Bol.com features a fully responsive online store that adjusts its look and feel to the type and capabilities of the device and browser you’re using. This enhances usability, speed and conversion. But let me guess, that’s not news to you. Don’t worry, the rest of this post will be.
To be able to adjust the information on the page itself (in the backend, in Java at bol.com) we need to know the device type server side. This then allows us, for instance, to avoid featuring certain functionality on smaller screens, decrease the amount of data served, and increase the user-perceived performance. There is an official name for this pattern: Responsive with Server Side extensions (RESS). Server side we only need a very low granular device type, like “TABLET”, “SMARTPHONE”, “DESKTOP”, et cetera.
Use the User Agent string, Luke
At the back end all we can use is the information from the HTTPS request. To be more specific: the information we can use is found in the so-called User Agent (UA). Here is an example of such UA:
Mozilla/5.0 (iPhone;CPU iPhone OS 10_0 like Mac OS X) AppleWebKit/602.1.38 (KHTML, like Gecko) Version/10.0 Mobile/14A5297c Safari/602.1
The standard solution for this task is the implementation of a repository-based engine. The application server queries the Device Description Repository (DDR) to find out what the type of the device is. Then, based upon the specific device, appropriate web content is returned to the customer and rendered on their device.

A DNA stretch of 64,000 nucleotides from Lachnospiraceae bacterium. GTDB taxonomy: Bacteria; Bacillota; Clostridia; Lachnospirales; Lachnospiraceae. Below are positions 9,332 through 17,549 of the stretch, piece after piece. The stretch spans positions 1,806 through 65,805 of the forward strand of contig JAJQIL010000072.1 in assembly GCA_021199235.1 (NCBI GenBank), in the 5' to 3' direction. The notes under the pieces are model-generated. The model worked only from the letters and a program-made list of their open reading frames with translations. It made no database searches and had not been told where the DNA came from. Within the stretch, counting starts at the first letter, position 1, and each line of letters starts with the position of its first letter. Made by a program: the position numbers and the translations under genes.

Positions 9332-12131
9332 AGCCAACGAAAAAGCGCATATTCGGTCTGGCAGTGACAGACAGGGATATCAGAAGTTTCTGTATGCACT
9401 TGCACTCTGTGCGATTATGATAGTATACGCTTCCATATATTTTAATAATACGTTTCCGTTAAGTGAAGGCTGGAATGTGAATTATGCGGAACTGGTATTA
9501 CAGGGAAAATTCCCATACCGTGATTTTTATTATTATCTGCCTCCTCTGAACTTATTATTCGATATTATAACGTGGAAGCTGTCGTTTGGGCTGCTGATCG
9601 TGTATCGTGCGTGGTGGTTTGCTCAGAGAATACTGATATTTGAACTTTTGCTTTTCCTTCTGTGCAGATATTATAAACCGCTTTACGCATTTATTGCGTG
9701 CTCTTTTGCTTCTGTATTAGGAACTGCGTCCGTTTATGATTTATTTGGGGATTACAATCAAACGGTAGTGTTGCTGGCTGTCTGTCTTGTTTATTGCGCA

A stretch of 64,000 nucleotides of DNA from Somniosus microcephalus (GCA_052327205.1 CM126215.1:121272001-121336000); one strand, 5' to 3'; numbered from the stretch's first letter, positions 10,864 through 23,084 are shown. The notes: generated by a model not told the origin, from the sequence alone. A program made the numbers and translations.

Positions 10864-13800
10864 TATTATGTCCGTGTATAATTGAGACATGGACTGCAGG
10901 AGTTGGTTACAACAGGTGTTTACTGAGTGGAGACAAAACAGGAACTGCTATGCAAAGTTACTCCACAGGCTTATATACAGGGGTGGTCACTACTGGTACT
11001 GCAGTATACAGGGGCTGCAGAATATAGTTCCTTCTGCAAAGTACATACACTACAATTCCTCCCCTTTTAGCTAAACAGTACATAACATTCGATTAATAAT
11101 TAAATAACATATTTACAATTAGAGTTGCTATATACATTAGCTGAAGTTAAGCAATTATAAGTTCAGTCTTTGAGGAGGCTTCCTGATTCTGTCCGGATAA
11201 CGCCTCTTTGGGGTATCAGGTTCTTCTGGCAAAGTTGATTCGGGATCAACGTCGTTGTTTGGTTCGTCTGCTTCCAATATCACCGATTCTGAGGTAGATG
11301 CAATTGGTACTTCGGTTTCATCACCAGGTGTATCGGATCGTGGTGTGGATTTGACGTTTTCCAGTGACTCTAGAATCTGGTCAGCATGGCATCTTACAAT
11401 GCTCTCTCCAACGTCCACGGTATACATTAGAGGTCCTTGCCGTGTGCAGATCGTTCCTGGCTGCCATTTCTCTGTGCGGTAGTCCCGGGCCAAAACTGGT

We found Apache’s freshly incubated deviceMap, an F/OSS device detection solution, tested it and used it in our production environment. The developer involved (Volkan Yazici) became an official contributor to the project.
We lived happily ever after
Well, maybe not.
After some time, we started to notice downsides: omissions and errors in the DDR decreased usability for some of our customers (e.g. they were served desktop content on their smartphones); the DDR was hardly being updated; the number of backers of this product seemed to decline rapidly; and finally, the project was abandoned officially.
As always change turned out to be the only constant in IT development. DDR’s weren’t working. We needed something else.
Rethink device profiling!
So we took a different approach. We decided to focus on what we did know.
All UA’s from our customers over a recent period are available on our big data platform. This makes it quite easy to handle the large number of different ones. My colleague IT Architect Niels Basjes (who specializes in big data) looked for patterns in the collection of UA’s. From these patterns he built a set of rules that interpret certain parts of the UA and conclude what device type should be associated. Like this:
This User Agent:
Mozilla/5.0 (Windows NT 6.1; WOW64) AppleWebKit/537.36 (KHTML, like Gecko) Chrome/55.0.2883.87
Leads to this classification:
User Agent Classification Table
After structuring the UA to a set of clearly defined fields and values, the rule engine steps in to interpret them and conclude this device is a “DESKTOP”. Spot on.
Extending the set of rules, we found that it did not take us too long to come to a point where the rule-based engine outperformed the repository-based one, even for new devices (initially unknown to DDR’s). In fact, most device types can now be found using this method.
- No more DDR-matching
- A declarative grammar to match UA tokens with a particular ranking scheme
- Smaller footprint
- Higher yield
- Faster device type recognition
- Easier data management
The code for our Yet Another User Agent Analyzer (YAUAA) is available from GitHub, for you to study and reuse.
We updated the service within our service-oriented architecture and performed a running deploy. And the new model has been up and running ever since.
So, can you imagine deleting your DDR?